Gateway to the Classics: Historic Poems and Ballads by Rupert S. Holland
 
Historic Poems and Ballads by  Rupert S. Holland

Lochinvar

Y OUNG Lochinvar, a gallant of the Border country of Scotland that lies just north of England, rides from his home in the west to seek the maid he loves, the fair Ellen. He goes alone, he pays no heed to bush or stone, he swims the Eske, a river of the Border that flows into Solway Firth, and so comes to Ellen's home, Netherby Castle in England, on the eastern bank of the Eske. But before he could reach the castle the lady Ellen had said she would wed another, a man slow to court her, and backward in war.

The wedding guests were gathered at the castle when Lochinvar entered the hall. The bride's father, hand on sword, demands whether the gallant has come to fight or to dance with the rest. Lochinvar says he comes to dance once with the bride, and drink her one toast. The maid kisses a goblet; he drains it, and throws it away. Then he takes her hand and leads her out into the gay steps of the galliard, while the bridegroom frowns and the guests admire the grace of the two dancers.

They dance to the door. Lochinvar stoops and whispers to the lady. Out at the door they go; he swings her to his charger, vaults up, and away they dash, while after them over the Cannobie meadows ride all of the Netherby clan. But they never caught Lochinvar and his lady.

Sir Walter Scott had matchless skill in writing such ballads as this of the old days in the Border country. He loved every stick and stone of Scotland, and every gallant deed in her history. When he wrote such a poem as this or "The Bonnets of Bonnie Dundee" he struck at once into the dash and glamour of true romance, and the swing of his lines gives the swing of the deeds he describes. His longer poems, "Marmion," "The Lady of the Lake," and "The Lay of the Last Minstrel," give us wonderful pictures of Scotch history, as simple and as glowing as the ballads the troubadours used to sing of famous deeds of chivalry.

"Lochinvar" is a part of the poem of "Marmion."

Lochinvar

by Sir Walter Scott

O, young Lochinvar is come out of the west,

Through all the wide border his steed was the best;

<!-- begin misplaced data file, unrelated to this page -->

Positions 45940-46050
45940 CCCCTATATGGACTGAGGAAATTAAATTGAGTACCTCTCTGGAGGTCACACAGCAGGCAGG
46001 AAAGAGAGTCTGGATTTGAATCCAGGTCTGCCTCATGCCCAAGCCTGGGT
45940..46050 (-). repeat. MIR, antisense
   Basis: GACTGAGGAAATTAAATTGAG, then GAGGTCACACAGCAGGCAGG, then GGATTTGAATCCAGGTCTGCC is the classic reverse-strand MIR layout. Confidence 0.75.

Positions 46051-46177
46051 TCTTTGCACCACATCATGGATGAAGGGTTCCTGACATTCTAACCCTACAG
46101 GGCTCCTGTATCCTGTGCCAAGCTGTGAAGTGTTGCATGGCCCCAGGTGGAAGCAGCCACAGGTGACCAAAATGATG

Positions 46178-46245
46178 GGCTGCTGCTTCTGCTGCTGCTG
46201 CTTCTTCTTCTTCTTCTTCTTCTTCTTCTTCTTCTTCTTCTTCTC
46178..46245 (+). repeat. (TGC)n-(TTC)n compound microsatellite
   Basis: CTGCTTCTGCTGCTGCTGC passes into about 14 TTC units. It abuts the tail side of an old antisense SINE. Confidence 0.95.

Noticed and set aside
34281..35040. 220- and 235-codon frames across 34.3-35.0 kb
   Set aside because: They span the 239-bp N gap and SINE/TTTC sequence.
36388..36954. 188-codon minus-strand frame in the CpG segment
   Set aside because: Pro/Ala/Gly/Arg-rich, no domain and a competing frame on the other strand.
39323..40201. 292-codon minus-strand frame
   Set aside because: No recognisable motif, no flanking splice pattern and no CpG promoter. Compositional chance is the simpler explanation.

And save his good broadsword, he weapon had none,

He rode all unarmed, and he rode all alone.

So faithful in love, and so dauntless in war,

There never was knight like the young Lochinvar.


He staid not for brake, and he stopped not for stone,

He swam the Eske River where ford there was none;

But ere he alighted at Netherby gate,

The bride had consented, the gallant came late:

For a laggard in love, and a dastard in war,

Was to wed the fair Ellen of brave Lochinvar.


So boldly he entered the Netherby Hall,

Among bridesmen and kinsmen, and brothers, and all:

Then spoke the bride's father, his hand on his sword,

(For the poor craven bridegroom said never a word,)

"O, come ye in peace here, or come ye in war,

Or to dance at our bridal, young Lord Lochinvar?"


"I long woo'd your daughter, my suit you denied;

Love swells like the Solway, but ebbs like its tide

And now am I come, with this lost love of mine,

To lead but one measure, drink one cup of wine.

There are maidens in Scotland more lovely by far,

That would gladly be bride to the young Lochinvar."


The bride kissed the goblet: the knight took it up,

He quaffed off the wine, and he threw down the cup.

She looked down to blush, and she looked up to sigh,

With a smile on her lips and a tear in her eye.

He took her soft hand, ere her mother could bar,—

"Now tread we a measure!" said young Lochinvar.


So stately his form, and so lovely her face,

That never a hall such a galliard did grace;

While her mother did fret, and her father did fume,

And the bridegroom stood dangling his bonnet and plume;

And the bride-maidens whispered, " 'Twere better by far,

To have matched our fair cousin with young Lochinvar."


One touch to her hand, and one word in her ear,

When they reached the hall-door, and the charger stood near;

So light to the croupe the fair lady he swung,

So light to the saddle before her he sprung.

"She is won! we are gone over bank, bush, and scaur;

They'll have fleet steeds that follow," quoth young Lochinvar.


There was mounting 'mong Graemes of the Netherby clan;

Forsters, Fenwicks, and Musgraves, they rode and they ran:

There was racing and chasing on Cannobie Lee,

But the lost bride of Netherby ne'er did they see.

So daring in love, and so dauntless in war,

Have ye e'er heard of gallant like young Lochinvar?


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